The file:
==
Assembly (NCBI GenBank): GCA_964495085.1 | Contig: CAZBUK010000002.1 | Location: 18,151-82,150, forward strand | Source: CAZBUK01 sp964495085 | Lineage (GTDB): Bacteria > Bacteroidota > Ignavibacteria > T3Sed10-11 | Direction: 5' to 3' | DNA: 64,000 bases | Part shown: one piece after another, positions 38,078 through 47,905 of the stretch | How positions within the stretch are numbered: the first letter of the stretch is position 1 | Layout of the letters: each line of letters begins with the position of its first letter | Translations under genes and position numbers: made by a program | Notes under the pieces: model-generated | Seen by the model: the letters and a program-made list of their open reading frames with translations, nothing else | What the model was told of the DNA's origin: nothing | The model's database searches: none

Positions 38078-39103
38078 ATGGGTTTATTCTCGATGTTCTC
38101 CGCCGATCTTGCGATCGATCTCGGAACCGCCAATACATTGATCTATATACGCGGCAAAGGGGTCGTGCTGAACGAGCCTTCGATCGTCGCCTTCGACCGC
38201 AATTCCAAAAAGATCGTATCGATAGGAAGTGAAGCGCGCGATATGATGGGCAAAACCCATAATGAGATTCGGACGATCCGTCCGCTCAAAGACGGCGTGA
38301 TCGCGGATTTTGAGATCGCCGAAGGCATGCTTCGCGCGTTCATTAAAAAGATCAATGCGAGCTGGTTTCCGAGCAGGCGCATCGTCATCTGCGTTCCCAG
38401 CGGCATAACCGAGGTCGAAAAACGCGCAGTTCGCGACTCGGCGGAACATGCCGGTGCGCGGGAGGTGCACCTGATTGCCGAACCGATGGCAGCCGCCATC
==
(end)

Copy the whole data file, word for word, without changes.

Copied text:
Assembly (NCBI GenBank): GCA_964495085.1 | Contig: CAZBUK010000002.1 | Location: 18,151-82,150, forward strand | Source: CAZBUK01 sp964495085 | Lineage (GTDB): Bacteria > Bacteroidota > Ignavibacteria > T3Sed10-11 | Direction: 5' to 3' | DNA: 64,000 bases | Part shown: one piece after another, positions 38,078 through 47,905 of the stretch | How positions within the stretch are numbered: the first letter of the stretch is position 1 | Layout of the letters: each line of letters begins with the position of its first letter | Translations under genes and position numbers: made by a program | Notes under the pieces: model-generated | Seen by the model: the letters and a program-made list of their open reading frames with translations, nothing else | What the model was told of the DNA's origin: nothing | The model's database searches: none

Positions 38078-39103
38078 ATGGGTTTATTCTCGATGTTCTC
38101 CGCCGATCTTGCGATCGATCTCGGAACCGCCAATACATTGATCTATATACGCGGCAAAGGGGTCGTGCTGAACGAGCCTTCGATCGTCGCCTTCGACCGC
38201 AATTCCAAAAAGATCGTATCGATAGGAAGTGAAGCGCGCGATATGATGGGCAAAACCCATAATGAGATTCGGACGATCCGTCCGCTCAAAGACGGCGTGA
38301 TCGCGGATTTTGAGATCGCCGAAGGCATGCTTCGCGCGTTCATTAAAAAGATCAATGCGAGCTGGTTTCCGAGCAGGCGCATCGTCATCTGCGTTCCCAG
38401 CGGCATAACCGAGGTCGAAAAACGCGCAGTTCGCGACTCGGCGGAACATGCCGGTGCGCGGGAGGTGCACCTGATTGCCGAACCGATGGCAGCCGCCATC